I love Twitter, have been using it for years, and my Twitter account is much more active than my LinkedIn or Facebook. I use it regularly to share my latest articles with my followers, share links to other scoops and articles that are worth reading, post amusing comments on others’ posts, or simply vent my frustration when a particularly complicated article is giving me a hard time.
But Twitter gets frustrating as soon as exchanges start to get technical and lengthy in nature. And my latest episode happened yesterday, after VentureBeat ran my latest article, which explored the intersection of blockchain and cybersecurity.
As is the case with every article I—or others, for that matter—write about blockchain, the piece was met with a lot of controversial and opposing opinion. Some called it insightful while others dismissed the notion of blockchain being able to secure networks any better than legacy systems can and called me off for even making such a suggestion.
Don’t get me wrong. I’m perfectly used to getting hate comments and offensive feedback on my articles, especially for people who felt like they were left out from a piece where they deserved to be mentioned. I read every mention and research every challenge that is raised on my writings. In many cases, I find well founded arguments that are worth writing about in future pieces.
However, while I skim through the replies and mentions, click like on the kudos and laugh over the amusing comments, every once in awhile I stumble upon a tweet that is worth answering.
Like this one, which asked how I thought blockchain could prevent ID theft. To which I answered that while you would still need to protect your private key, the transparency of the blockchain can make it easy to verify if someone is trying to spoof the identity of your interlocutor by publishing fake keys in their name (the answer was much shorter than that in reality).
But then @C1aranMurray (the Twitter user who posed the initial question) tossed me another challenge: “How do you know the key pair on the blockchain is legit in the first place?”
This is where cybersecurity enters the unending realm of philosophical questions. The truth with any form of identity security platform, establishing the origin of trust needs a human element and is beyond technical details.
I can say, “I’ll sign the keys with a hash of my fingerprint combined with a hash of my voice recording and my digital retina scan.” But then you can say, “How do you know the fingerprint and voice samples haven’t been stolen?”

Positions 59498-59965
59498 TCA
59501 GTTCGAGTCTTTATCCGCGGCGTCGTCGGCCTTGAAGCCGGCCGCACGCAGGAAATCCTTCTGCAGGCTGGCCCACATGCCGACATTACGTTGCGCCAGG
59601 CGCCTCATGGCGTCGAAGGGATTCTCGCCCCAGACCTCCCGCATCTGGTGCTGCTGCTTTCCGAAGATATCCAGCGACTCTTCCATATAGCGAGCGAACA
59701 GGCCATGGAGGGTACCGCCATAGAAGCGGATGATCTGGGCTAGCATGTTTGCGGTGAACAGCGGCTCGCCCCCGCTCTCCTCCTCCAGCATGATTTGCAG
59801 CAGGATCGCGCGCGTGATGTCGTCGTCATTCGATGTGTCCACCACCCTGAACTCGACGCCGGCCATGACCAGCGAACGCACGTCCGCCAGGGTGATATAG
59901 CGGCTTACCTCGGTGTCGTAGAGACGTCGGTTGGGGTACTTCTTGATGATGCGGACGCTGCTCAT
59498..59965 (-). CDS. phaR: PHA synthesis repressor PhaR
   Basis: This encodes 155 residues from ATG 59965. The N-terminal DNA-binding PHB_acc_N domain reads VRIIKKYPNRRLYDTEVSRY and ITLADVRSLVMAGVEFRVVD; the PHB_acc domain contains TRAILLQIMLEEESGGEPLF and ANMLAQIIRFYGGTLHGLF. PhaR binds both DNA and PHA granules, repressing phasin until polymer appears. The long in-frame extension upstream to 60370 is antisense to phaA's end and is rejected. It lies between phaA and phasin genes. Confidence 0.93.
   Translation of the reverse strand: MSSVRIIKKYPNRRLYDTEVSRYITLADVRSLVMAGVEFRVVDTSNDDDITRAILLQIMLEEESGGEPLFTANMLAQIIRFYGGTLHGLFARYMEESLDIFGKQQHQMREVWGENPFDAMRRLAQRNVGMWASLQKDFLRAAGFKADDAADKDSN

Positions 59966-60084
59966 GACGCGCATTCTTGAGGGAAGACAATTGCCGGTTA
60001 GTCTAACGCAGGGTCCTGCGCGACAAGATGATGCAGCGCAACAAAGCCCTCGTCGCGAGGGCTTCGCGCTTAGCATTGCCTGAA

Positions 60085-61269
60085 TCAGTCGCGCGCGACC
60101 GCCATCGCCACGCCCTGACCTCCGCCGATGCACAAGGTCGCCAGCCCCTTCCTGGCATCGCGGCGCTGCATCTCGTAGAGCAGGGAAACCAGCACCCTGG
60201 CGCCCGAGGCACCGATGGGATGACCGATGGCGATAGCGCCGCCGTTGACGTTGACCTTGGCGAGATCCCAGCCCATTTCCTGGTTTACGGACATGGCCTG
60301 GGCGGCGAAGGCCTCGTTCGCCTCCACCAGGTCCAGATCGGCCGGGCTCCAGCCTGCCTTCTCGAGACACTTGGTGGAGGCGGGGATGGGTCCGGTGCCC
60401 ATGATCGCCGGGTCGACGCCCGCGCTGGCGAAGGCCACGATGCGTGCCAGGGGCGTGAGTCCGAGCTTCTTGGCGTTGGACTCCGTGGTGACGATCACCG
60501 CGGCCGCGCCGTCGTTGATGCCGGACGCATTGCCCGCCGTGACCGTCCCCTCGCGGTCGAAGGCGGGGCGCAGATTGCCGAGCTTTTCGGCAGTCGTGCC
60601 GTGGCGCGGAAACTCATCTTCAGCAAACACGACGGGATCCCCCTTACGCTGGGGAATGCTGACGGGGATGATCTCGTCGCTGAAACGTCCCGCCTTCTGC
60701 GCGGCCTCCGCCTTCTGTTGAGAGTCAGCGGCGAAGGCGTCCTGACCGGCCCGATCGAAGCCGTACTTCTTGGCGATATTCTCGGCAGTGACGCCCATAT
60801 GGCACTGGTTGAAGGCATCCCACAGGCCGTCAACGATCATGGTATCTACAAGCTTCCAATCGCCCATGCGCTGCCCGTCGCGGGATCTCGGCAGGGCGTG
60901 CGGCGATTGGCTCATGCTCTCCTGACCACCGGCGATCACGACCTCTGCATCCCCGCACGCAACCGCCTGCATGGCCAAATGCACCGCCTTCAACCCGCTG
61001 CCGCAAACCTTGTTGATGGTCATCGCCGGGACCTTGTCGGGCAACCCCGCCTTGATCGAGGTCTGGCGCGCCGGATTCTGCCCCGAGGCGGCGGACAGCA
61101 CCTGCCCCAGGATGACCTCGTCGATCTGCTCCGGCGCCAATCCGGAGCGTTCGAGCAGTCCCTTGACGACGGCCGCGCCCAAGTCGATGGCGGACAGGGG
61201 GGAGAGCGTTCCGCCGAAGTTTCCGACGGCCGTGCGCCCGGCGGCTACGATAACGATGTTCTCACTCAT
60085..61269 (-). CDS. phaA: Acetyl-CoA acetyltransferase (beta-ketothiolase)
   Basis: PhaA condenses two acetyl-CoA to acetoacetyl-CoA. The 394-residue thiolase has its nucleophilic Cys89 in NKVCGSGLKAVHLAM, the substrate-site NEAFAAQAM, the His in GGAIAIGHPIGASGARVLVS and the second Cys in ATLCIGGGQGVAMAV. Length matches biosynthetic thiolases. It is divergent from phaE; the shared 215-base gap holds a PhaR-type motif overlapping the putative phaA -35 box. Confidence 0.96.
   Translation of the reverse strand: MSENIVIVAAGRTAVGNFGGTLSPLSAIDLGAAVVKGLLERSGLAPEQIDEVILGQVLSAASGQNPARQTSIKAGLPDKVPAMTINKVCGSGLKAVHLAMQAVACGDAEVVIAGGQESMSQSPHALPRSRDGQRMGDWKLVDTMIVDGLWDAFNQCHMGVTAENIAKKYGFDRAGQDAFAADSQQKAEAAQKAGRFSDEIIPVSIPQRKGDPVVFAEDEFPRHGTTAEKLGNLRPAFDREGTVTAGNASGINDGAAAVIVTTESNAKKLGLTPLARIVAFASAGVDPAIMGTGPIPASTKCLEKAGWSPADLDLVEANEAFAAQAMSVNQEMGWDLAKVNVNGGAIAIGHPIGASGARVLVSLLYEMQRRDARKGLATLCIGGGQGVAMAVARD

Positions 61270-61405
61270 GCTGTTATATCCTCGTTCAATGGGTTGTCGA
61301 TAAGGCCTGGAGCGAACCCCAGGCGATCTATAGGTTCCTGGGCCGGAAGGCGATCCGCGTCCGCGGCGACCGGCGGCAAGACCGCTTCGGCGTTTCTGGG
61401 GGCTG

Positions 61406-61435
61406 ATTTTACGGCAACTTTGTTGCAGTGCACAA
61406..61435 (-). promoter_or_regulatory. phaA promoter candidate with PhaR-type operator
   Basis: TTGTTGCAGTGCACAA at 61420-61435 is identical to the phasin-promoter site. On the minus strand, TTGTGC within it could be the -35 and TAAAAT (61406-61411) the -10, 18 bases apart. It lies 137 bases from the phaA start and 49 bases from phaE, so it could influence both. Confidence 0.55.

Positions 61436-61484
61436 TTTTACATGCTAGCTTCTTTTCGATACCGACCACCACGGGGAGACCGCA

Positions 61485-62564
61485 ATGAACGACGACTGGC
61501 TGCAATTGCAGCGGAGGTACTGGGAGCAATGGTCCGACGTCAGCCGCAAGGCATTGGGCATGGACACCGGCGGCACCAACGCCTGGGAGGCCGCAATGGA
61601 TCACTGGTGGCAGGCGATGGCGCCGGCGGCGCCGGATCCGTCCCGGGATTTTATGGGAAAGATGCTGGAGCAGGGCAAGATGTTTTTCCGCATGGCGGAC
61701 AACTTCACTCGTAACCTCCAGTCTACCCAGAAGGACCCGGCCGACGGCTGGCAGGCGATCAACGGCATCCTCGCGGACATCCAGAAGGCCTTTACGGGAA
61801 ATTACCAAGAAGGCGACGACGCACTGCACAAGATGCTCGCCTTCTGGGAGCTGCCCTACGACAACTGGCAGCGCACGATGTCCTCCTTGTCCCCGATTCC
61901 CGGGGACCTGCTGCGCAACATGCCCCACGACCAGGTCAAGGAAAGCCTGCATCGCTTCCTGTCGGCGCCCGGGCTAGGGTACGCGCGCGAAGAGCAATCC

This is an unending conversation. The real answer is that the origin of trust is there through public knowledge, previous conversations, a face-to-face meeting, or some other means. You already know the person you’re chatting with on WhatsApp is legit, you just want to make sure that it stays that way. Everybody knows I’m @bendee983 on Twitter—they just have to make sure that someone else doesn’t take hold of the account.
So there’s an identity you already trust, and you want to make sure it isn’t spoofed. Blockchain makes it possible by replacing secrets with transparency, replacing third party trust authorities with a distributed ledger where anyone can directly publish their keys, revoke them and publish new ones when the need arises.
But how could I summarize all that into a single 140-character tweet? I couldn’t, so I summed it up like this, trying to wrap up the entire philosophical topic in a chicken-and-egg analogy (which I’m not even sure is correct or not) and stating that blockchain can prevent man-in-the-middle attacks against established trust.
@C1aranMurray still wasn’t convinced, and continued the take the conversation further. But things had gotten so complicated that we were literally speaking in abbreviations to comply to Twitter’s 140 character limit: Blockchain became BC, chicken-and-egg became C&E, man-in-the-middle of course became MitM and Certificate Authorities CA.
Of course, none of these abbreviations are hard to figure out with someone who’s already well versed in the mechanics and jargon of blockchain and cybersecurity, but for the average user following the thread, it’s going to be useless and confounding. But what’s the use of having an open conversation on Twitter, when the only people who are making use of it are me and @C1aranMurray?
I really liked the conversation and think @C1aranMurray was onto something that was worth exploring and further discussing. But with all the limitations and disconnect involved in Twitter conversations, I lost heart for the debate and discontinued (and I did have this new TechCrunch piece I had to complete).
This is not the first time that I get frustrated over how limited Twitter conversations can get. But it’ll likely be the last time because I’m no longer engaging in conversations that have no use to be carried out publicly.
I’m not waiting for Twitter to lift the 140 character limit. I like Twitter how it is: Concise, to the point, and fast flowing. It’s just not meant for lengthy, technical conversations that span over tens and dozens of tweets.
I will continue with short acknowledgment replies and kudos mentions every once in awhile, and you’re welcome to commend or insult me as you see fit. But for lengthy and technical discussions (which I welcome, by the way), use other means for heaven’s sake.